The below table, screen-captured from the Python notebook here, shows what happened when the same set of questions were answered by using the different vector stores.

Using Different Vectorstores
Using Different Vectorstores

As you can see from the above table, though the standalone questions generated by LLM are almost the same, the similarity search results from vectorstores differ, which causes the differences in the final answers. In some cases, the search results don’t contain any relevant document chunks, resulting LLM replying “I’m sorry …” as it is unable to provide a useful answer from the context provided.

After completion the comparison of vectorstores, I also tried to compare embeddings functions.

  • I tried to test the embeddings functions of some open source LLMs on my Mac (without GPU). It turns out that, though the speed is too slow to deliver any reasonable user experiences for end users, the answers are not bad.

  • The results below were captured after I used Vicuna (q4_1), GPT4ALL and OpenAI to generate embeddings for 3 HTML files which are returned by this chatbot when someone asks "Entertainment in New York". These files are split into 60 chunks with a chunk size of 500 tokens. Then I ask all models to use the generated embeddings vectors to run RetrievalQA on the same question. For comparison, I also tried to use OpenAI + pre-generated embeddings vectors which are stored at Pinecone to run the same query. At last, I appended the answer from this chatbot. Refer to two Python notebooks (part 1 & part 2) under scripts/ folder for more details.

Comparison of Different LLMs
Comparison of Different LLMs

The Findings

Here are some findings through the development of this project:

  • The capabilities of vectorstores vary. You need to carefully evaluate them and select the one most suitable to your business needs.

  • OpenAI Embeddings API might be costly for a large set of documents. As a reference, $22 USD was charged by OpenAI to load the 171 HTML files stored in folder data/docs, with a total size of around 180M.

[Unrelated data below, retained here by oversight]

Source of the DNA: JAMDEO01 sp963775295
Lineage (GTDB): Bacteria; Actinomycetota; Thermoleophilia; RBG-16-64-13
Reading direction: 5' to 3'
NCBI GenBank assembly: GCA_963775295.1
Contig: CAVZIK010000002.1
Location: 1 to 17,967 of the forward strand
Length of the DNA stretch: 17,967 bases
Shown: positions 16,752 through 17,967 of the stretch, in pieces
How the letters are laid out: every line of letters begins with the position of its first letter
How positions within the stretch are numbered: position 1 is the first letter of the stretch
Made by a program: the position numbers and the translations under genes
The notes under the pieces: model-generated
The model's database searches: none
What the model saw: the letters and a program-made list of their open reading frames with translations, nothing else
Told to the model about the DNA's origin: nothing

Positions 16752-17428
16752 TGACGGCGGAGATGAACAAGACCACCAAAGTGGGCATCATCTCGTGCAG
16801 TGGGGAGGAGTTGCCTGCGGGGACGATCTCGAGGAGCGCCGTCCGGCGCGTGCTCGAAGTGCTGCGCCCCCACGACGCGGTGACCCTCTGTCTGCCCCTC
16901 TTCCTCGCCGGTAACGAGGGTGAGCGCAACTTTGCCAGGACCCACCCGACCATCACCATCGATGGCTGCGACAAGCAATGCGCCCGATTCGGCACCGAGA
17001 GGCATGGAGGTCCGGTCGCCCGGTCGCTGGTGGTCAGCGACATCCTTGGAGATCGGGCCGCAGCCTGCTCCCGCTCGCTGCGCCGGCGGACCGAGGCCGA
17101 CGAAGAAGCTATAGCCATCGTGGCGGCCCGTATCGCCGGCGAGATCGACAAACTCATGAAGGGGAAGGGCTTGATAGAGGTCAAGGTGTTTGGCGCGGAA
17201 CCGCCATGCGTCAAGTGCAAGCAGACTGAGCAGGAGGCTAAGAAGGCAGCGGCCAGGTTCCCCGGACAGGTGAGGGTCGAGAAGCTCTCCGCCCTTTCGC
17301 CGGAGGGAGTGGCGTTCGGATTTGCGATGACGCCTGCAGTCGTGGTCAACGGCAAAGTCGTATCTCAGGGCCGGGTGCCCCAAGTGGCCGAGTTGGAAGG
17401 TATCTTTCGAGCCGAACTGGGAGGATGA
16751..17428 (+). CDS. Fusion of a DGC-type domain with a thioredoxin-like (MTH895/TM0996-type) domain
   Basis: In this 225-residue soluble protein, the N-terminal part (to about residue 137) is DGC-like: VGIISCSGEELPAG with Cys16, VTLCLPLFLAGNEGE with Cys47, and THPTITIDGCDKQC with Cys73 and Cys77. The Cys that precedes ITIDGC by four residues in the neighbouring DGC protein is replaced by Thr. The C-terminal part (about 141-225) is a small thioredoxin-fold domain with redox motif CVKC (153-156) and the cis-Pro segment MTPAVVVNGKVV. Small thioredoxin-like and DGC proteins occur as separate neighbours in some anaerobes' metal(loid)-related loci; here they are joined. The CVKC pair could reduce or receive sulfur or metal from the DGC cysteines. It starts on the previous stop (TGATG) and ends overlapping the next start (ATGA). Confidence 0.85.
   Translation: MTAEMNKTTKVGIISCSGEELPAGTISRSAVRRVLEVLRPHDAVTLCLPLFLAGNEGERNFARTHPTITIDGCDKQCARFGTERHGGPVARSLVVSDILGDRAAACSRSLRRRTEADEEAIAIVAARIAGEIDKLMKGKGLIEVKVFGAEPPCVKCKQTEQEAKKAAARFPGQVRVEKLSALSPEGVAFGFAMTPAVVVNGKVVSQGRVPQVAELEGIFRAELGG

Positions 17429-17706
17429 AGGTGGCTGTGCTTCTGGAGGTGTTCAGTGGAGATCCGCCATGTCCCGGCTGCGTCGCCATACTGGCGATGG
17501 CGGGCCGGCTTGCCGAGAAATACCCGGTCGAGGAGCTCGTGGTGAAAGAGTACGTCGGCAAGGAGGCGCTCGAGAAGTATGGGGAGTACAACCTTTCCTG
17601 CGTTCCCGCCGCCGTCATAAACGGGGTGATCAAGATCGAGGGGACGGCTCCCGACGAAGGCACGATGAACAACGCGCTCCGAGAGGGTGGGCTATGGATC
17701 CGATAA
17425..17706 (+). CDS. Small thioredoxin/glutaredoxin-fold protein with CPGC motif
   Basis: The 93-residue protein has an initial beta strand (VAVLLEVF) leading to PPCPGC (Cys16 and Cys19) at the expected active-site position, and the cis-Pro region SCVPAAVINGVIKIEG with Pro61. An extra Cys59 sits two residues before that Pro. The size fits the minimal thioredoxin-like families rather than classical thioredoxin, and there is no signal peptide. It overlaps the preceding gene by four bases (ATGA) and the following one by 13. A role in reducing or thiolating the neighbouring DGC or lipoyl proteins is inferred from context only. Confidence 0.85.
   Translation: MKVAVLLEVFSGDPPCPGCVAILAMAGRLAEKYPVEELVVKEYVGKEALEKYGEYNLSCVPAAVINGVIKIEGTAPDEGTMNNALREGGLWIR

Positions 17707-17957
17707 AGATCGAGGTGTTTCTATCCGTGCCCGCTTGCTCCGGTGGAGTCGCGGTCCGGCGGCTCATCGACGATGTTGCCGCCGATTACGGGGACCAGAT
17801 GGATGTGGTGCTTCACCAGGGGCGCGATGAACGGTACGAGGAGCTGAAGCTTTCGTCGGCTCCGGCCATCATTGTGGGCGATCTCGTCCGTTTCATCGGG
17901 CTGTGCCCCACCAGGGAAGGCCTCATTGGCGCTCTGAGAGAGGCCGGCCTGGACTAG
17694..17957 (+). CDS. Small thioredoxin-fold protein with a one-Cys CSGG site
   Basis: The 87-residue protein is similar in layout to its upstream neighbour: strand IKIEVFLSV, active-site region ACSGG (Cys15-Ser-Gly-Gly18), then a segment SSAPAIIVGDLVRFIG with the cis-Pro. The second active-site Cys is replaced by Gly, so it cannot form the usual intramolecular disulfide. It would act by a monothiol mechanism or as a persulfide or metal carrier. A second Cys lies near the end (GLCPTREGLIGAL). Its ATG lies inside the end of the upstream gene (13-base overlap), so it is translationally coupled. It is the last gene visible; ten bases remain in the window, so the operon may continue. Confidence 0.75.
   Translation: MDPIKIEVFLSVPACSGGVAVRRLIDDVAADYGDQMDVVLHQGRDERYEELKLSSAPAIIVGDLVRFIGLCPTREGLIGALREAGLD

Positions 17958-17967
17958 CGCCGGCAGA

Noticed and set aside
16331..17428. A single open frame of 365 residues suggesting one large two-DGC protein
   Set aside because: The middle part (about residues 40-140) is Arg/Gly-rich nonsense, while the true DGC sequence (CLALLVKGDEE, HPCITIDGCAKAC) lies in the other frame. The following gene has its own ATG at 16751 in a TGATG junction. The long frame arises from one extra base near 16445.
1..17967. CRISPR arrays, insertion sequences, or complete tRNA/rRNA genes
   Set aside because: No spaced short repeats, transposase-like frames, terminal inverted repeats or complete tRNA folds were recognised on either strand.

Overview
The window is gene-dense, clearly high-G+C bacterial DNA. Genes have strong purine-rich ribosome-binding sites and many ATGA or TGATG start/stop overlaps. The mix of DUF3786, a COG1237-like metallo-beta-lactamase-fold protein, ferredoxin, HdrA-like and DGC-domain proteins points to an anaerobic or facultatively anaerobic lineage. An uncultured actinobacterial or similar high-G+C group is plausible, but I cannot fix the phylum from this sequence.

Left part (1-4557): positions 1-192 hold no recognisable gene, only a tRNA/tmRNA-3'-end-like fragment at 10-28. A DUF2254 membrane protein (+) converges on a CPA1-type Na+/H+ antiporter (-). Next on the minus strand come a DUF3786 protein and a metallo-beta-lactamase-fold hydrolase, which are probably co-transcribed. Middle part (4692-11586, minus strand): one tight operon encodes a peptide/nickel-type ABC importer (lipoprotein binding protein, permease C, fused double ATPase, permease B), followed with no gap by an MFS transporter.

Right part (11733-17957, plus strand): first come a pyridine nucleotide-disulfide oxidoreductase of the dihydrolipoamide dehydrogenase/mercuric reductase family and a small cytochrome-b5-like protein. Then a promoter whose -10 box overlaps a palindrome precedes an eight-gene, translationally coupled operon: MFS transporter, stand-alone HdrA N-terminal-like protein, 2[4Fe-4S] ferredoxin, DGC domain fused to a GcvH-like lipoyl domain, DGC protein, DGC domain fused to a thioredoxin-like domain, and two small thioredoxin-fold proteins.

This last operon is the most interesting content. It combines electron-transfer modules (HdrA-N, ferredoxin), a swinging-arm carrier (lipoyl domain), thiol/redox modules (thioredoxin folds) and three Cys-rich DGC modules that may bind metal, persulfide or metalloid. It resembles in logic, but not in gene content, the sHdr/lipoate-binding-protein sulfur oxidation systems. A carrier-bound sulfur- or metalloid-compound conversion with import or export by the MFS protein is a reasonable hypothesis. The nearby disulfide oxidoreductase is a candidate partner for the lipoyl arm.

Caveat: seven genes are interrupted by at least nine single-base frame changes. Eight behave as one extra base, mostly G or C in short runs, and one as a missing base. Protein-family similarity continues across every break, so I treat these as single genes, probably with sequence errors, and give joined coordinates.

• To save costs, I used HNSWLib to store all embeddings generated by OpenAI in the local file system and then load them into other vectorstores: Pinecone, Chroma and Milvus.

    • It might be worthwhile to use other embeddings methods, such as Sentence Transformers, which would not only save costs, but also eliminate the risks of leaking sensitive / confidential information.

  • In order to reduce source data sizes and save costs, I tried to use html2text to convert all HTML files to pure text files. The result was not ideal - in most cases the chatbot couldn’t answer the user question or give an incomplete answer. Eventually I had to switch back to use HTML files as is - you can tell it when you tap any item of the list of the sources in frontend.

The End

The capabilities of vectorstores vary. Enterprises need to carefully evaluate them and select the one most suitable to their business needs.

As of now, to build LLM based applications for most enterprises, our best bet would be using OpenAI APIs. To save costs, other embeddings methods can be considered if they can work with the selected vectorstore to deliver similarity search results with good performance.

PS. You can play with the chatbot deployed at Netlify. The sources, including NextJS code, Python notebooks, HTML files and HNSWLib data files, are all hosted at GitHub. Feel free to create an issue or submit a pull request. Enjoy!